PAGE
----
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Morphology and hydro-sensory role of superficial neuromasts in schooling behaviour of yellow-eyed mullet (Aldrichetta forsteri) A Neuroethology, sensory, neural, and behavioral physiology

Middlemiss, Karen L., Cook, Denham G., Jerrett, Alistair R., Davison, William
Journal of comparative physiology 2017 v.203 no.10 pp. 807-817
Aldrichetta forsteri, aggregation behavior, coasts, cohesion, fish, hydrodynamics, neuromasts, scanning electron microscopy, Australia, New Zealand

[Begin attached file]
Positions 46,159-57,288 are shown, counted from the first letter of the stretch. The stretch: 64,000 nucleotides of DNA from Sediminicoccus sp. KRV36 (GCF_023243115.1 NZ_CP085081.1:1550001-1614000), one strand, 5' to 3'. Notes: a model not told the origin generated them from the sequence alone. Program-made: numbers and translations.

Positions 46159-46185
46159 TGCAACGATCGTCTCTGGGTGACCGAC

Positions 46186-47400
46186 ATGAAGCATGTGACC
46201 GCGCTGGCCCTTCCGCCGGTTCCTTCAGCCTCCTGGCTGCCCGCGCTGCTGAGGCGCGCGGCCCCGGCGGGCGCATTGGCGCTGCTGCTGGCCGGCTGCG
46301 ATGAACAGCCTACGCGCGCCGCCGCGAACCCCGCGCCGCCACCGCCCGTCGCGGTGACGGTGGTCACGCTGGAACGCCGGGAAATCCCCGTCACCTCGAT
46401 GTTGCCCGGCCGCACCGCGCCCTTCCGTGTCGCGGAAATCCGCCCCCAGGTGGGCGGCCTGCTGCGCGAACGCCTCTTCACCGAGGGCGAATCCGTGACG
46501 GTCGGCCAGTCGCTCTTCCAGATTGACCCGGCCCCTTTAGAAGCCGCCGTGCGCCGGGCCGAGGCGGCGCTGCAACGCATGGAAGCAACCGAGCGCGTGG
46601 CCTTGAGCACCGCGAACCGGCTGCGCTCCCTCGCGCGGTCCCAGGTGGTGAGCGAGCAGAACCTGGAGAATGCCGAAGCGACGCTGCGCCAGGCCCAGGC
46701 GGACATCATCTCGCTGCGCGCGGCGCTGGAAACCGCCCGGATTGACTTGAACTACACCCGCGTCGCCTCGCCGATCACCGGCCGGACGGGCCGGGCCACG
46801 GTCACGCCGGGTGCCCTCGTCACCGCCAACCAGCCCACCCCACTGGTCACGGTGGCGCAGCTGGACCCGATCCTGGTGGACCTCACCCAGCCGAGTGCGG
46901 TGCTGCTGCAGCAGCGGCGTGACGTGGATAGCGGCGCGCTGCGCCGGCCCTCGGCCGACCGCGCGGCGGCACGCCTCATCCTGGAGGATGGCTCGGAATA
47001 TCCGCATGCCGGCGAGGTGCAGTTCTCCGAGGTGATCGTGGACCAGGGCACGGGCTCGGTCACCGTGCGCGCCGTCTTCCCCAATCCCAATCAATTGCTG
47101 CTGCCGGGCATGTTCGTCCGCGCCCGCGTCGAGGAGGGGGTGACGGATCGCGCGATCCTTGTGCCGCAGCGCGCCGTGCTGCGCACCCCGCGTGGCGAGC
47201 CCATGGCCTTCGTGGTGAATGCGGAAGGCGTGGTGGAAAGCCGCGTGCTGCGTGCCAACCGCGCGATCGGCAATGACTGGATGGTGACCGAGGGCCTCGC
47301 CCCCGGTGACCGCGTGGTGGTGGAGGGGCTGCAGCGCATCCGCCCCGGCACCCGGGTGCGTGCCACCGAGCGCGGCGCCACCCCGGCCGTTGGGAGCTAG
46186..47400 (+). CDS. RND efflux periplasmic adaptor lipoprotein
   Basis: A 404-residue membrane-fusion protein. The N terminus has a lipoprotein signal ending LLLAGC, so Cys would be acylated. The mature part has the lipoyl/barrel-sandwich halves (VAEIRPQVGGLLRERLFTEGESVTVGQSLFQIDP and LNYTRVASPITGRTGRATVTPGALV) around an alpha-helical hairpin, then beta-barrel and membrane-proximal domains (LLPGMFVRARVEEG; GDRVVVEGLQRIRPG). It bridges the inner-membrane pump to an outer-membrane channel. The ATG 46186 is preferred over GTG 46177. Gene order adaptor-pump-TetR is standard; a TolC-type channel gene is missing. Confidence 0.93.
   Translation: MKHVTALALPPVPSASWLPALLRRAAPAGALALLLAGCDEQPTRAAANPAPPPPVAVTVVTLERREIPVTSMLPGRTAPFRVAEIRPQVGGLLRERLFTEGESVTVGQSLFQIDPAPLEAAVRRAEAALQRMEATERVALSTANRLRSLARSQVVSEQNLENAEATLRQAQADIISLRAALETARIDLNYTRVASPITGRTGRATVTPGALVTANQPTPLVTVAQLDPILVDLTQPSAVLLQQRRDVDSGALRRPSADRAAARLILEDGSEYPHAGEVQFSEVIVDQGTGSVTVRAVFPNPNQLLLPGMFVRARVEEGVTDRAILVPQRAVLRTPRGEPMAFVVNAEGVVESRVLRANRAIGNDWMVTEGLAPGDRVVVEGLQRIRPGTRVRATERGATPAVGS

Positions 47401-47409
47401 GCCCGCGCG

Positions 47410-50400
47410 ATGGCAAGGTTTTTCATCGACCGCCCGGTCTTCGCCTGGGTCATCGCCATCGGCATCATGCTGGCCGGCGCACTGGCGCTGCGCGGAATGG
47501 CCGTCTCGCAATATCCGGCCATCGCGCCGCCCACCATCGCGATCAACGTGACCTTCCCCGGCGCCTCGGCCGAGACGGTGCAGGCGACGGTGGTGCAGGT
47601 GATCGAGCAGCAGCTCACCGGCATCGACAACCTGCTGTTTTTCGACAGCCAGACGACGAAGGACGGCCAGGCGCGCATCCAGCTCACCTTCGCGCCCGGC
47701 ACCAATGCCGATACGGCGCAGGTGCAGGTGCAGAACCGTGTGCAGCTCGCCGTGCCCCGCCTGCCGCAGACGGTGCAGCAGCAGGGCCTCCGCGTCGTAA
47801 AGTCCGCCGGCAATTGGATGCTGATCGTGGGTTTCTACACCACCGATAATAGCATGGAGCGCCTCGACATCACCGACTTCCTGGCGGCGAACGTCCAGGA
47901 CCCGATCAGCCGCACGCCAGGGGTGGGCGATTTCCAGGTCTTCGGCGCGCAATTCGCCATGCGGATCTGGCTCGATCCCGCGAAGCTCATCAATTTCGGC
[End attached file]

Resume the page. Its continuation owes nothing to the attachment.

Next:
The lateral line system is a mechanosensory organ found in all fish species and located on the skin or in subdermal canals. The basic functional units are superficial and canal neuromasts, which are involved in hydrodynamic sensing and cohesion in schooling fish. Yellow-eyed mullet (Aldrichetta forsteri) are an obligate schooling species found commonly in shallow coastal areas of New Zealand and Australia. Schooling is a fundamental part of their behavioural repertoire, yet little is known about the structure or functionality of the lateral line in this species. We used scanning electron microscopy to characterise the morphology of trunk superficial neuromasts. We then took a multi-sensory approach and conducted behavioural experiments comparing school structure in groups of fish with and without fully functioning lateral lines, under photopic and scotopic conditions. A highly developed hydro-sensing system exists on the trunk of yellow-eyed mullet consisting of superficial neuromasts containing hundreds of hair cells aligned, with respect to their most sensitive axis, in a rostrocaudal direction. Without functioning superficial neuromasts, schooling behaviour was disrupted under both photopic and scotopic conditions and the ability to detect stationary objects decreased. Results highlight the importance of this component of the lateral line system to schooling behaviour.